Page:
Bronwyn Howell, a Research Associate for the NZ Institute for the Study of Competition and Regulation at Victoria University, is the NZCPR Guest Commentator this week. In her excellent paper “Defiling the Rank: How Useful are the OECD League Tables” Bronwyn exposes the government’s strategy of using New Zealand’s poor showing in OECD rankings as a technique to justify massive regulation:
“New Zealand is no stranger to the promulgation of popularly-acclaimed policies in the pursuit of OECD league table success. The Labour-led government swept into office in 1999 promising to return New Zealand’s income (GDP per capita) to the top half of the OECD with its policies recently re-branded as ‘economic transformation’. The Ministry of Economic Development-led 2006 ‘Stocktake’ of the telecommunications industry that resulted in the unbundling of Telecom’s local loop and operational separation of the company was predicated largely upon the pursuit of a top quartile OECD ranking in broadband connections per capita. Unbundling was deemed the appropriate policy to adopt because most other OECD countries had already adopted it, and it was presumed to lead to a more competitive telecommunications environment”.
She explains that the OECD uses broadband connections per capita to measure which countries are ‘winning’ in the ‘information economy’ stakes. As far as the OECD is concerned ‘Broadband Nirvana’ would be if every household and every business had a broadband connection. But as she points out, trying to regulate to increase the uptake of broadband connections in New Zealand to improve our ratings in the OECD tables is a serious policy error due to the special way New Zealanders use the Internet:
“Ironically, New Zealand’s mid-ranking position of 16th in ‘Broadband Nirvana’ is so high principally because of our comparatively small average business size. Yet, most of New Zealand’s 300,000-plus significant businesses are ‘micro-businesses’, run from home and (likely) sharing the residential broadband connection, leading to substantially overestimating achievable maximum diffusion levels. Thus, even Broadband Nirvana rankings provide a poor benchmark for policy development – to reach this level of diffusion, it would be necessary for New Zealand to adopt policies preventing business and residential broadband connection sharing”.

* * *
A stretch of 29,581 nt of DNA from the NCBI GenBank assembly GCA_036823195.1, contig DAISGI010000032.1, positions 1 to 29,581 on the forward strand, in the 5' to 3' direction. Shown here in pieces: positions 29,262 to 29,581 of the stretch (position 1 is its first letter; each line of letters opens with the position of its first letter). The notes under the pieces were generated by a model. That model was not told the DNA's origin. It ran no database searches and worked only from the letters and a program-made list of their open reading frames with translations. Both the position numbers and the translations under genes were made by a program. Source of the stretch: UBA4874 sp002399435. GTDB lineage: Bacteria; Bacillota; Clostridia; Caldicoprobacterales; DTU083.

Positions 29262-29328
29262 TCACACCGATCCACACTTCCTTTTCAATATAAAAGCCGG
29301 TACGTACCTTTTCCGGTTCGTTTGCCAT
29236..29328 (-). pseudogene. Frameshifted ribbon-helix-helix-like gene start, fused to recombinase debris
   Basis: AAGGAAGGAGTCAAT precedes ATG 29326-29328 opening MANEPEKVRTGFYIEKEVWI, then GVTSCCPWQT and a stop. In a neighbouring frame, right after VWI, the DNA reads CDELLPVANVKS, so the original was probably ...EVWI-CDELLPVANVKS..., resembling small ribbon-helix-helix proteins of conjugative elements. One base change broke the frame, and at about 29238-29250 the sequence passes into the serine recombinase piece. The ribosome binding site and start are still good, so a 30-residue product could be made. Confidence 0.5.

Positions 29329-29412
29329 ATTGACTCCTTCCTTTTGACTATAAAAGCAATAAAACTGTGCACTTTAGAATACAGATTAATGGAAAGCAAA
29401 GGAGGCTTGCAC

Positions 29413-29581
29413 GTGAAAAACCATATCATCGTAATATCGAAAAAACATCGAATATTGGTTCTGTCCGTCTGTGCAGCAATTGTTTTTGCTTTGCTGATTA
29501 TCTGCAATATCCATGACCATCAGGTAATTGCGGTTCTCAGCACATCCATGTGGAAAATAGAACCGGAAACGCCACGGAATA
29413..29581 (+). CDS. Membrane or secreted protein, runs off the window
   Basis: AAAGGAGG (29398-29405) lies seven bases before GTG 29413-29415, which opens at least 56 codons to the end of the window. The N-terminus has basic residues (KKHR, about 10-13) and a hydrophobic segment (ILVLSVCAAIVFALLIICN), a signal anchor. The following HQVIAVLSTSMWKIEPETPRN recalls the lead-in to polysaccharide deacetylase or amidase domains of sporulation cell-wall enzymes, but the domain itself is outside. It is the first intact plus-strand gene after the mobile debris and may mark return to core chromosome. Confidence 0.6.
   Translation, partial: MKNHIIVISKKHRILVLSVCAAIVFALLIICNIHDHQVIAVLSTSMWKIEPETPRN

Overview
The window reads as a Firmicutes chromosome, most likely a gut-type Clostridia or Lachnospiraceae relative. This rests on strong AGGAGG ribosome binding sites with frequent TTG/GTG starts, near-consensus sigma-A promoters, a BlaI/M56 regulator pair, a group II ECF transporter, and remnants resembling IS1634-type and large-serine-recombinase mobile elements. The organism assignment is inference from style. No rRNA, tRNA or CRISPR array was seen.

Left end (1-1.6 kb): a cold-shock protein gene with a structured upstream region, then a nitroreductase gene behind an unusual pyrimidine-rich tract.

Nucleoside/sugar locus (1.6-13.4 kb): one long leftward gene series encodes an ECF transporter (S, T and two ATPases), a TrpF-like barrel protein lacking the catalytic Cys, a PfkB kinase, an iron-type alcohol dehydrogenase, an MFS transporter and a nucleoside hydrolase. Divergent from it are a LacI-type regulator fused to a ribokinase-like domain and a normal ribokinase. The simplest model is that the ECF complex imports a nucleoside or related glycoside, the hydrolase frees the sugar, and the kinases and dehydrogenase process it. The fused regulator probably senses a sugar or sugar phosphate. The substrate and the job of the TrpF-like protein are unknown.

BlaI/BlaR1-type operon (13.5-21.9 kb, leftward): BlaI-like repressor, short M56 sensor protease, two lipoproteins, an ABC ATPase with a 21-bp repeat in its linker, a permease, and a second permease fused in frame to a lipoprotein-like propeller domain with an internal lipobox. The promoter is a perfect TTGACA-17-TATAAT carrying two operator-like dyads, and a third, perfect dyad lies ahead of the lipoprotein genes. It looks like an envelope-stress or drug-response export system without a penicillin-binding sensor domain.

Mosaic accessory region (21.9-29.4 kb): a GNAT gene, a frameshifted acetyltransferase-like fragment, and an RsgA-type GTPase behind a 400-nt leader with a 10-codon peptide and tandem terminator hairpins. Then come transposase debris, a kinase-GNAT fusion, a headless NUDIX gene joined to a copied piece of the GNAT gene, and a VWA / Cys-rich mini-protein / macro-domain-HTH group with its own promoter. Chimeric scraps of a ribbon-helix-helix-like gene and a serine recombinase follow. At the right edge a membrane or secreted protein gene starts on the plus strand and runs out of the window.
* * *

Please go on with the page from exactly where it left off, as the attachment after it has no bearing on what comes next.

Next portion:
Bronwyn concludes her article by saying that using OECD rankings is irresponsible and dangerous if it is being used as justification for increased regulatory intervention. (To read the article click here )
Imagine if the government in its “wisdom” decided to set the goal of taking us to the top of the OECD rankings in broadband connections (just like they have announced we should lead the world in “sustainability”). While such a policy would sound progressive and responsible, in reality it would mean introducing regulations to stop us using a single broadband connection in our homes for business and residential purposes, by forcing us to purchase separate connections.
With the government’s announcement last week that it was going ahead with the splitting up of Telecom into three distinct business units, I asked Bronwyn if she could provide an analysis on what is going on for NZCPR readers. Her paper “Unbundling and Separating New Zealand’s Telecommunications Market Challenges” makes sobering reading. It essentially explains how the government’s regulation of that market will lead to a greater investment in the old local copper loop technology rather than fibre-optics. This means that over time New Zealand will get left behind as it is fibre that is at the forefront of leading edge telecommunications developments:
“Ironically, New Zealanders may stand to lose out twice. Not only are delays in building new networks likely to deprive broadband users of timely introduction of super-fast broadband, but a substantial amount of the investment in the ADSL bolt-ons… is likely to be underwritten by the taxpayer. To date, the only company reported to be openly committed to investing in every Telecom exchange to be unbundled is Orcon/Kordia, the 100% state-owned company that stands to be one of the principal beneficiaries of government-imposed local loop unbundling and compulsory separation of Telecom”. (To read her article click here )
With all of this looking suspiciously like the government is poised to re-nationalise the local loop and regulate household Internet connections, New Zealanders stand to be held back once again by a government that fundamentally opposes free market principles.
No-one should underestimate the resolve of modern day socialists. They are well educated, well researched and well connected – and their success relies on the indifference and apathy of the public at large.
Thank you to all of you who offered your support to the NZCPR over the last week – I am extremely grateful. And for those of you who found that your link to the support page did not work, please try it again by clicking here
This week’s poll asks: Do you believe the government should be interfering with the pricing mechanism of free markets? Go to Poll
Reader’s comments will be posted on the NZCPR Forum page click to view .